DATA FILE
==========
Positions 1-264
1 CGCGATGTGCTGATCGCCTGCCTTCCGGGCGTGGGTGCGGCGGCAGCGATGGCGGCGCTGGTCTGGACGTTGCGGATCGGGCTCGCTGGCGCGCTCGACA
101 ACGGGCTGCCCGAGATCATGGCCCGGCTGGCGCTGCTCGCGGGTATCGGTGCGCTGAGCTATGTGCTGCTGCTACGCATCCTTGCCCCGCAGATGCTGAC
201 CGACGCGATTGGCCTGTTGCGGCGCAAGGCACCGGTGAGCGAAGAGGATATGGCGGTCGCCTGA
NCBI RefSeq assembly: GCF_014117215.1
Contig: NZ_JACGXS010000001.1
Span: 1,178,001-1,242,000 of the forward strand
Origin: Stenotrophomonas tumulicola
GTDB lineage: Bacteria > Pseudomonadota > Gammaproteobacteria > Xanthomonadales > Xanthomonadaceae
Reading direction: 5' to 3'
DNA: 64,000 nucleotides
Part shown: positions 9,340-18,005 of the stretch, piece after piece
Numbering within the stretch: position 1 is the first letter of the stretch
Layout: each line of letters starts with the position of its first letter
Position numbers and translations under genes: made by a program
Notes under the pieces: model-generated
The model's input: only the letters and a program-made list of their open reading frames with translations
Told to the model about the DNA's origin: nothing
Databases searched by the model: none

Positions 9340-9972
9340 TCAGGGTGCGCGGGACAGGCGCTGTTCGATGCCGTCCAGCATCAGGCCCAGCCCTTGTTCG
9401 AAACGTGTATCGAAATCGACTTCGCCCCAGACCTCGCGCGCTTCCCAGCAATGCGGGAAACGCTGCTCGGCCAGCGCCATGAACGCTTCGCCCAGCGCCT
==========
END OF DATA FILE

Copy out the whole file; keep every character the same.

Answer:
Positions 1-264
1 CGCGATGTGCTGATCGCCTGCCTTCCGGGCGTGGGTGCGGCGGCAGCGATGGCGGCGCTGGTCTGGACGTTGCGGATCGGGCTCGCTGGCGCGCTCGACA
101 ACGGGCTGCCCGAGATCATGGCCCGGCTGGCGCTGCTCGCGGGTATCGGTGCGCTGAGCTATGTGCTGCTGCTACGCATCCTTGCCCCGCAGATGCTGAC
201 CGACGCGATTGGCCTGTTGCGGCGCAAGGCACCGGTGAGCGAAGAGGATATGGCGGTCGCCTGA
NCBI RefSeq assembly: GCF_014117215.1
Contig: NZ_JACGXS010000001.1
Span: 1,178,001-1,242,000 of the forward strand
Origin: Stenotrophomonas tumulicola
GTDB lineage: Bacteria > Pseudomonadota > Gammaproteobacteria > Xanthomonadales > Xanthomonadaceae
Reading direction: 5' to 3'
DNA: 64,000 nucleotides
Part shown: positions 9,340-18,005 of the stretch, piece after piece
Numbering within the stretch: position 1 is the first letter of the stretch
Layout: each line of letters starts with the position of its first letter
Position numbers and translations under genes: made by a program
Notes under the pieces: model-generated
The model's input: only the letters and a program-made list of their open reading frames with translations
Told to the model about the DNA's origin: nothing
Databases searched by the model: none

Positions 9340-9972
9340 TCAGGGTGCGCGGGACAGGCGCTGTTCGATGCCGTCCAGCATCAGGCCCAGCCCTTGTTCG
9401 AAACGTGTATCGAAATCGACTTCGCCCCAGACCTCGCGCGCTTCCCAGCAATGCGGGAAACGCTGCTCGGCCAGCGCCATGAACGCTTCGCCCAGCGCCT